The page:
Craving for Spicy Chinese Food in Albuquerque? Try Sichuan Cuisine!
Posted by James Moore
The phrase “fire ‘em up!” can take on a whole new definition when you treat yourself to some wonderful Chinese meals – specifically Sichuan cuisine. The Wall Street Journal’s Mitch Moxley is all praise about one of Chinese cuisine’s so-called Four Great Traditions:
“Sichuan food is renowned for its intense, spicy flavors, owed to the liberal use of chili peppers, numbing Sichuan peppercorn, bean paste and garlic. Westerners are familiar with versions of some classic Sichuan (also spelled Szechuan) fare—think kung pao chicken. But the cuisine features some 5,000 dishes, the vast majority seldom tasted beyond China’s borders.”
The fiery appeal of Sichuan cooking may possibly suit the tastes of Albuquerque residents, especially in the cool months of winter. In fact, the city already has direct flights to Chengdu, the capital of China’s Sichuan province which was declared a City of Gastronomy by the United Nations Economic, Scientific, and Cultural Organization (UNESCO). However, why go far out west, when you can relish some of Sichuan cooking’s finest offerings through a great place of Chinese food in Albuquerque like Lin’s Grand Buffet?
A casual look at your preferred Chinese buffet place’s menu will reveal various products of Sichuan cuisine. Kung pao is available in either chicken, beef, or shrimp, but you can kick off the feast with a serving of Hot and Sour Soup. Take note that the presence of bean paste and cornstarch gives Sichuan dishes an oily red broth. In addition, some experts suggest washing the spices down with beer, tea – or a serving of rice.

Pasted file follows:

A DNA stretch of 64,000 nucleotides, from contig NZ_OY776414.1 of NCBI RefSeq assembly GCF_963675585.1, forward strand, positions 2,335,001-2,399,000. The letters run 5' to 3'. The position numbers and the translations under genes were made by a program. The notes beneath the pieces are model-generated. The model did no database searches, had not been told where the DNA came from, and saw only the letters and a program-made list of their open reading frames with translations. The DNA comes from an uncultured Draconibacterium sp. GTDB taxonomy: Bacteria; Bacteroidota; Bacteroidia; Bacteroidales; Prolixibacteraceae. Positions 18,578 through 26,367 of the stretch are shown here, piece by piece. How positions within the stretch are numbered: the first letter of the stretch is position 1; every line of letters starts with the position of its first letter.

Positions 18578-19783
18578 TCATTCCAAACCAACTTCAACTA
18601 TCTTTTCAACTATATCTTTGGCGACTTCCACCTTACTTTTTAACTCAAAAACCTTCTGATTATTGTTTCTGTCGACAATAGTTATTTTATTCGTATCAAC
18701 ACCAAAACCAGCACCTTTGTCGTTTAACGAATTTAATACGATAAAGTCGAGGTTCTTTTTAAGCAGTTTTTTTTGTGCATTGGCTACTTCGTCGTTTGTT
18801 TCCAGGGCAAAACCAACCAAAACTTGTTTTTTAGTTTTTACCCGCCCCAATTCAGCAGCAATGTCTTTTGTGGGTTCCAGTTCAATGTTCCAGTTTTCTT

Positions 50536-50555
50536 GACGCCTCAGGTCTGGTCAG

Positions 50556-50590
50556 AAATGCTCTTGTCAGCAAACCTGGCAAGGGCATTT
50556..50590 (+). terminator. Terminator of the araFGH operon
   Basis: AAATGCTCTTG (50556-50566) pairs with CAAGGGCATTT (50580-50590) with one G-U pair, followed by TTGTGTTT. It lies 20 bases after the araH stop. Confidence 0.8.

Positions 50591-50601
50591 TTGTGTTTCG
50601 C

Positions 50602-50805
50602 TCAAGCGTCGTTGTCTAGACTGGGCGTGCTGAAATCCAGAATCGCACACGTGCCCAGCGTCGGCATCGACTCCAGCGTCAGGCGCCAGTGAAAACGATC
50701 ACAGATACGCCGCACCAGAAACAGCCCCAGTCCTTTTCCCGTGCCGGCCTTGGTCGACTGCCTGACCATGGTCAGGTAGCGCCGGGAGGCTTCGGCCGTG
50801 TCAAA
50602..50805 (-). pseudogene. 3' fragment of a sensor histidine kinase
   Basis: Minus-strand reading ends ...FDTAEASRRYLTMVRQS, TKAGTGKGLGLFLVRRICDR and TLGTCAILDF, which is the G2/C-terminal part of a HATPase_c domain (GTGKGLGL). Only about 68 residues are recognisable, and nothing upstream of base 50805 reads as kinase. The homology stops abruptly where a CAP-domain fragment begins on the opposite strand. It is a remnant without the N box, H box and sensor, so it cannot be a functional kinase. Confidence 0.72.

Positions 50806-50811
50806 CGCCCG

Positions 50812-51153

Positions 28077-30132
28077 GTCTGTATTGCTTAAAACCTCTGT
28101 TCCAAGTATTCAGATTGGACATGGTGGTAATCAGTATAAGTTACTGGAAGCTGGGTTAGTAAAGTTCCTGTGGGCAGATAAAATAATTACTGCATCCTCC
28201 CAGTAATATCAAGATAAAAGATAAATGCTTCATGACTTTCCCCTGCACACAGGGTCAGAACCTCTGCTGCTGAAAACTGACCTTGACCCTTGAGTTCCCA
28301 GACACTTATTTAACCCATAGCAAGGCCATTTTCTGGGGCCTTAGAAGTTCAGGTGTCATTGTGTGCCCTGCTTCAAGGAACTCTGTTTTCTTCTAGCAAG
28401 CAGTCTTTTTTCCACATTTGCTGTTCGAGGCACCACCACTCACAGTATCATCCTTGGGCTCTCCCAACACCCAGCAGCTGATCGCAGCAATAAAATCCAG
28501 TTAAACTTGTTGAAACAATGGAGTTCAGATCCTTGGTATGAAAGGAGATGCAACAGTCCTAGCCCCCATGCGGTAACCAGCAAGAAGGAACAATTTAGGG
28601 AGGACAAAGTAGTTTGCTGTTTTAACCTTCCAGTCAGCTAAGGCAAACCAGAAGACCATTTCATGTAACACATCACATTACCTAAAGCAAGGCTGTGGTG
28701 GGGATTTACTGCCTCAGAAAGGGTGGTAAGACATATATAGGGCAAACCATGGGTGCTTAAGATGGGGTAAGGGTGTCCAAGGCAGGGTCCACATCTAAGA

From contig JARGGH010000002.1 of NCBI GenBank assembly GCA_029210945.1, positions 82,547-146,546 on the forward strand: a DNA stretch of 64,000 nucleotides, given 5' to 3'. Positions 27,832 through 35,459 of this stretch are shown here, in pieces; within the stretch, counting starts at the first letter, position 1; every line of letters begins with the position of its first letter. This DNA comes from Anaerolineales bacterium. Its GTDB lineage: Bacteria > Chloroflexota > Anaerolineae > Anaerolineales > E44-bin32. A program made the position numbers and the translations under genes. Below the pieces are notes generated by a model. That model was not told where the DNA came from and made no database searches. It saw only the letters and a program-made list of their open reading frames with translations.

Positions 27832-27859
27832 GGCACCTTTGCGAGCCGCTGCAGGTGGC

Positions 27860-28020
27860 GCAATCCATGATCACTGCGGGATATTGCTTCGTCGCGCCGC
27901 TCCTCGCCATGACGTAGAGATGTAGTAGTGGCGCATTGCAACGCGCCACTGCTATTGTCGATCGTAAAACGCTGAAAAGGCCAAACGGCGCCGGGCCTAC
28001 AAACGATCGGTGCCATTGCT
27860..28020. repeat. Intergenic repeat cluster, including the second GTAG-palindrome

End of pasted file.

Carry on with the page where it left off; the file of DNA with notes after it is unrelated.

Some chefs who specialized in Sichuan cuisine have found that the large variety of spices and other ingredients help add diversity of flavors. The flavors are preserved as well when the ingredients are stirred in a hot wok. Moreover, one method of Sichuan cuisine – dry-braising – involve stirring fibrous ingredients until only the oil remains.
Sticking to just one form of Chinese cuisine may not be ideal for adventurous foodies. Therefore, Chinese restaurants in Albuquerque such as Lin’s Grand Buffet break this monotony with dishes from other Chinese styles such as Cantonese and Mandarin, plus Japanese and Mongolian.
Some people may say that “if you’re not sweating, you’re not eating.” Prove them right with a serving of delicious Sichuan food that is sure to fire up your taste buds–in a good way of course!
(Source: China’s Hottest Cuisine, Wall Street Journal, 21 January 2011)